Both game views feature things like radar display (bottom right), and crew status (upper right), which can be toggled on/off. The ship status screen can be switch to full cargo view or both toggled off (upper left).


While designing the UI, I tried to avoid a text wall as much as possible. Consequently, I made most of the UI design from icons.


Some structures have unique panels for interacting with the structure controls. These can be anything from selecting what resources to refine, to picking new research projects. Every powered structure, which handles processes like research, refining, assembly etc. has an intuitive double hexagon design. This allows for quick overview of what’s going on, how much of the progress is completed, and whether the structure is working, idle, or finished.



I think what makes a game great is also the power it gives to the players, who want to take it a step forward. Therefore, I made a powerful asset editor inside of the game for those, who want to have the core ship design experience. The in-game editor makes possible to build ships, wrecks, stations, and asteroids. For making file sharing easy for platforms like Steam workshop or forums, the editor has different options for importing, and exporting your designs in a single file format in JavaScript Object Notation. The players are able to present different starting challenges, and designs to show their skills, and techniques to the community.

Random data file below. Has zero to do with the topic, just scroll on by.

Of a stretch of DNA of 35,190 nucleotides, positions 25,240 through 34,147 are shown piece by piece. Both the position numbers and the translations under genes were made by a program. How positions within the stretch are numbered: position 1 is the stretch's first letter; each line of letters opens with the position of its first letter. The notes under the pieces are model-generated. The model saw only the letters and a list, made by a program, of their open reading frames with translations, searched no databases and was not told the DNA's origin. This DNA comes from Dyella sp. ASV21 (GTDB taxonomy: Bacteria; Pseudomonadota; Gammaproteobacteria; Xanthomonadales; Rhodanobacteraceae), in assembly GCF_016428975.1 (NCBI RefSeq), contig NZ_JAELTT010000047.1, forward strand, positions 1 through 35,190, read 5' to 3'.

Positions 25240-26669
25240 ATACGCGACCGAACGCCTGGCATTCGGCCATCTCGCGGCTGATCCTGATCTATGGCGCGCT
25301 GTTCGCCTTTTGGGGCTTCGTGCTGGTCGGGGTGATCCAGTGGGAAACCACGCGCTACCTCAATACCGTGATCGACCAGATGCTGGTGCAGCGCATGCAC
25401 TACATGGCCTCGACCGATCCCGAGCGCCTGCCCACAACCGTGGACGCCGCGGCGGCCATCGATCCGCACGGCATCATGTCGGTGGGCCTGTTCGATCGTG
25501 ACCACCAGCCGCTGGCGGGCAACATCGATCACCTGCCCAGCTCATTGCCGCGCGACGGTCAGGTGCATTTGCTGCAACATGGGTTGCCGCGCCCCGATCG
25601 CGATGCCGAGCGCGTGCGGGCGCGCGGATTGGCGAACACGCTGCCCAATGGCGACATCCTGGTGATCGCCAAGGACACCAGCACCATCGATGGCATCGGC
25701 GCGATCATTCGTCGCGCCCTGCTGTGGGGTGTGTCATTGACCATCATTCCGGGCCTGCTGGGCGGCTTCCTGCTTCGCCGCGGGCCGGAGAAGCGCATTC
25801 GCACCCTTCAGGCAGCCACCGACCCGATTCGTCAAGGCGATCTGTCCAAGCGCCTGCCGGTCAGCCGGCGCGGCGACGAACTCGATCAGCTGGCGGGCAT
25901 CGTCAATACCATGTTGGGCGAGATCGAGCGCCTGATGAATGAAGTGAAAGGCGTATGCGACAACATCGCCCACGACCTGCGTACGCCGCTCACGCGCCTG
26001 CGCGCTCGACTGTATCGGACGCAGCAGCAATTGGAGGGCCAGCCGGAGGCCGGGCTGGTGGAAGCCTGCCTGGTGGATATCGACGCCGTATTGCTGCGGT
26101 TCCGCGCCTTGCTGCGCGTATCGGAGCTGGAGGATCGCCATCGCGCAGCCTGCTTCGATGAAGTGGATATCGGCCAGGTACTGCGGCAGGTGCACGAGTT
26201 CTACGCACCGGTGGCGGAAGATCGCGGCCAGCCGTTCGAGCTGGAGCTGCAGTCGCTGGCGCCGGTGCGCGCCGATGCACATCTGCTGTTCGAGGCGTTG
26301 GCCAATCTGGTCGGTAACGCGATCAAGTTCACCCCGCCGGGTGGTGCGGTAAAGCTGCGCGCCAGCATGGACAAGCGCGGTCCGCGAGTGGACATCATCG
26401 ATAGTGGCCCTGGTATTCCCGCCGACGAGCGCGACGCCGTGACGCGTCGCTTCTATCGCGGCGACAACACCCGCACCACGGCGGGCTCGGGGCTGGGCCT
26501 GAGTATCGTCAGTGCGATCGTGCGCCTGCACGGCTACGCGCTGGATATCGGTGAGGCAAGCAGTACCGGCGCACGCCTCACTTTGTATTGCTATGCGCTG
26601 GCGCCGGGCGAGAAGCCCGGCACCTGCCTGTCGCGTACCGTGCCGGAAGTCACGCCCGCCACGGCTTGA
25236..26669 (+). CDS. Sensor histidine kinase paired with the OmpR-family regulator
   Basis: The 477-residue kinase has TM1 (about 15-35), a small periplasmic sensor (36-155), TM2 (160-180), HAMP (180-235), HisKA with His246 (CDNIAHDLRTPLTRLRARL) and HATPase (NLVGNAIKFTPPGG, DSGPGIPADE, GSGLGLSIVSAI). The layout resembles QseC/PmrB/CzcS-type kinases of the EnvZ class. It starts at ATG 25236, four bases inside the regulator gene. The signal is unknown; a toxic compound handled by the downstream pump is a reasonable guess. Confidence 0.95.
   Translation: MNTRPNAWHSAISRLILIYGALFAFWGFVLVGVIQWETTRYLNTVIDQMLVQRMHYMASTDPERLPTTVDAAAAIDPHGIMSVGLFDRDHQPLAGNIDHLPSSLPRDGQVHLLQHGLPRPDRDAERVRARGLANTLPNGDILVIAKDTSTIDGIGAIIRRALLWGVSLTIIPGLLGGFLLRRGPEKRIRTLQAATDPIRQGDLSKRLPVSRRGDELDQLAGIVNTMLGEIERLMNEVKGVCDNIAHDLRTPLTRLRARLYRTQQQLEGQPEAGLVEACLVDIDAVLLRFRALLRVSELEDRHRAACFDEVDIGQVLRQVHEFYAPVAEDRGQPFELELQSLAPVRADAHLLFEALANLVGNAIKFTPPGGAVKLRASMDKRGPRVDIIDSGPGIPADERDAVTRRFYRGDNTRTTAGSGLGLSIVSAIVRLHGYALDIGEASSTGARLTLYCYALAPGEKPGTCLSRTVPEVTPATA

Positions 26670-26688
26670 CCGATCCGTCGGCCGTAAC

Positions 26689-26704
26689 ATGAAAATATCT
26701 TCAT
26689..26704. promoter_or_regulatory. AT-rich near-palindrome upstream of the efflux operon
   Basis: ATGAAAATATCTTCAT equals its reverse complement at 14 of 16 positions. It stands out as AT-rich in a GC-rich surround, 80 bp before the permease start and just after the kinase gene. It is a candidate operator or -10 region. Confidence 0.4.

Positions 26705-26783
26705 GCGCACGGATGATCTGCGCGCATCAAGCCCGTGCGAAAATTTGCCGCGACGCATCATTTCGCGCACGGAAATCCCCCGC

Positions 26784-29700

When you die in the game, what is left of your ship is saved into the Relic Schematics Library as a wreck, so you have a chance of coming across your old ships in new games.